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Islamic school plans fire up locals -

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Islamic school plans fire up locals

AM - Thursday, 20 December , 2007 08:09:00

Reporter: Michael Vincent

TONY EASTLEY: There's more trouble brewing in the Sydney suburb of Camden over plans to build a
school there for Muslims.

Close to 900 people attended a rally last night to pressure the local council into stopping the
development of the 1,200 student Islamic school.

Things got so heated that police had to move in to control crowds gathered outside the meeting. It
could be a sign of what's to come. If the project is approved by either the council or via appeal
to the Land and Environment Court, some locals are threatening to take matters into their own
hands.

Our reporter Michael Vincent who attended the meeting compiled this report.

MICHAEL VINCENT: There's anger and frustration in Camden. And that was only compounded when the
organisers of last night's meeting underestimated the turnout, leaving more than 200 people locked
outside.

Among those shut out were young men sporting Australian flags.

They vented their anger yelling,"Let us in Mohammed, you're already dividing us up" at the hired
security guards, who happened to be of Middle Eastern appearance

Police promptly marched in and formed a line of protection across the front doors while police
horses waited in the car park.

A call for calm was issued.

ORGANISER: "Let's be sensible about this, let's voice our opinion but cut out the swearing, cut out
the bad language, and let's give everybody a fair go. Christmas is Christmas to us, it might not be
to other people."

MICHAEL VINCENT: The organisers of last night's meeting was the Camden/Macarthur Residents Group,
which is opposed to the Islamic school.

The group chose to let just one journalist inside the meeting. Outside there was no lack of
speakers.

MALE PROTESTER: If it does get approved, every ragger that walks up the street's going to get
smashed up the arse by about 30 Aussies.

SECOND MALE PROTESTER: That's it!

THIRD MALE PROTESTER: Country town, that's our culture.

PROTESTER: What's good for the goose is good for the gander, mate.

LOCAL: I'm actually all for the proposal of an Islamic school. I'm actually a regular church going
Christian, and I just think that, you know, I do not believe that Jesus himself would be here. I
just don't think that it's an incredibly compassionate or caring attitude to have. And I just think
that it's really upsetting that, you know, people are motivated enough to come out here for no
other reason than they seem to just be anti-Muslim and essentially racist.

MICHAEL VINCENT: Are you, you're obviously opposed to the school.

FEMALE PROTESTER: I am, because we do not have an Islamic community in Camden.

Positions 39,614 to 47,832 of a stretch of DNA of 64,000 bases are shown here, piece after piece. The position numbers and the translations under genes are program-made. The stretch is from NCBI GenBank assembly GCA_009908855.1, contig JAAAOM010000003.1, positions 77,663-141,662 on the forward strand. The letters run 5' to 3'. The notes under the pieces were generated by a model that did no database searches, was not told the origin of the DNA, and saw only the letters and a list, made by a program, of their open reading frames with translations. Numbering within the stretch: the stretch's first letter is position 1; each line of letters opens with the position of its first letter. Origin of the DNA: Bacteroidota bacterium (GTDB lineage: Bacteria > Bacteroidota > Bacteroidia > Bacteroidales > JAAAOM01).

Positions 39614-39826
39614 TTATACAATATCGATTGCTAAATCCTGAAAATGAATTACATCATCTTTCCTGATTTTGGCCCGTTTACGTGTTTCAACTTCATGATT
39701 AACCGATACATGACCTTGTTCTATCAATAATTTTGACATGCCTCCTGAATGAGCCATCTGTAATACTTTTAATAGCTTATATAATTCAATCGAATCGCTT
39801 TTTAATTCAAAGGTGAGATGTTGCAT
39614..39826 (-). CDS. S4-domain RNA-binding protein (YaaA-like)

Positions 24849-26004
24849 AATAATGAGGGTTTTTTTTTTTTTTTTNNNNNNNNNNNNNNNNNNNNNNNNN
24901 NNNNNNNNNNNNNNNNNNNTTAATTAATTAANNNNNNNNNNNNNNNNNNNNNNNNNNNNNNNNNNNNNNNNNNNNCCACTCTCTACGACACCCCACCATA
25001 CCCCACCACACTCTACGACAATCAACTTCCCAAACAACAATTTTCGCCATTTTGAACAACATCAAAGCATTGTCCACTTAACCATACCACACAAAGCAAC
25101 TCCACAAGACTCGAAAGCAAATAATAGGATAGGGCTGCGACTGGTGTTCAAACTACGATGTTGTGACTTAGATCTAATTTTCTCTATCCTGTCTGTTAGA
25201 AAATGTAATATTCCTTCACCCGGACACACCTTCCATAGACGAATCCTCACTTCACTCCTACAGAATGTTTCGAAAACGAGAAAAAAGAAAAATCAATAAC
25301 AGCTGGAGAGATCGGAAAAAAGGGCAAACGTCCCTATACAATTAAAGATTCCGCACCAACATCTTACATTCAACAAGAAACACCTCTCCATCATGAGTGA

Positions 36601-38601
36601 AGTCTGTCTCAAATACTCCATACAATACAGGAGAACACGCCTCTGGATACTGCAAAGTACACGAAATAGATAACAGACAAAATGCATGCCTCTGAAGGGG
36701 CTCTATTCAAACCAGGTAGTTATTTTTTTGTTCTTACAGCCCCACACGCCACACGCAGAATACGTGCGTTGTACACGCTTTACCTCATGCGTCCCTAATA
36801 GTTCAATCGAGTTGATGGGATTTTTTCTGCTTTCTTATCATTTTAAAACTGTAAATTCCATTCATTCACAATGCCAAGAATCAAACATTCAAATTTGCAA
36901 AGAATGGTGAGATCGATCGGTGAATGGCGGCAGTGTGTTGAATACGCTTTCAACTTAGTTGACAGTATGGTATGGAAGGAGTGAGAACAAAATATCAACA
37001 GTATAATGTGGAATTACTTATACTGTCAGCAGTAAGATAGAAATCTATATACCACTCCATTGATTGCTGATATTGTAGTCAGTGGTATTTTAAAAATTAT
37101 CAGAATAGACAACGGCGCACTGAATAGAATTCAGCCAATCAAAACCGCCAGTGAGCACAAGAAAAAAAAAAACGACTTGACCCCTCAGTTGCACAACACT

MICHAEL VINCENT: Is that the only reason you're opposed to it?

FEMALE PROTESTER: Oh no, it's in a rural area that's surrounded by farmland. It's not an
appropriate place for a school. There's no development there that warrants a school.

MICHAEL VINCENT: What do you think of Muslim people?

FEMALE PROTESTER: I don't know any.

MICHAEL VINCENT: And even if she had been able to get inside the meeting, she wouldn't have heard
any Muslim speakers because none were invited. One of those who had been invited was Reverend Fred
Nile from the Christian Democratic Party. He gave a speech about Islam's opposition to
Christianity.

This man, who left early, was not impressed.

MAN: Look, it was a propaganda exercise. It was a propaganda exercise to increase the, you know,
the fear in the local community. And most people in there were very receptive to it.

MICHAEL VINCENT: How does that make you feel?

MAN: Um... It makes me feel disappointed. I don't think it's representative of Camden. I think it's
representatives of a small minority of people who are very scared and who, when they meet with the
young families that will be coming out here, will see that the values are exactly the same as
theirs.

MICHAEL VINCENT: But Reverend Fred Nile says he was not inciting fear nor encouraging any physical
reactions to the project.

He spoke to media after the meeting and quoted from a passage in the Quran.

FRED NILE: "Christians say the Messiah is the son of God. That is the utterance of their mouths
conforming with the unbelievers before them. God assail them, how they are perverted."

So that means all the Aussies are celebrating Carols by Candlelight this week all over Australia,
millions of Australians, are condemned by the Quran. And sincere Moslems are supposed to believe
this book, the Quran, as the word of God. The word of their God, Allah.

REPORTER: Do you take everything that's in the Bible literally?

FRED NILE: Many Moslems take this literally, more than they take, than we take the Bible. I believe
the Bible's the word of God, but Moslems have greater belief in the Quran than Christians have in
the Bible. This is literally the word of God.

MICHAEL VINCENT: Camden Council's expected to make its decision on the school by March. Opponents
say they'll be planning more rallies.

TONY EASTLEY: Michael Vincent. And AM tried to contact the Quranic Society this morning, the group
behind the school proposal, but so far we've been unsuccessful.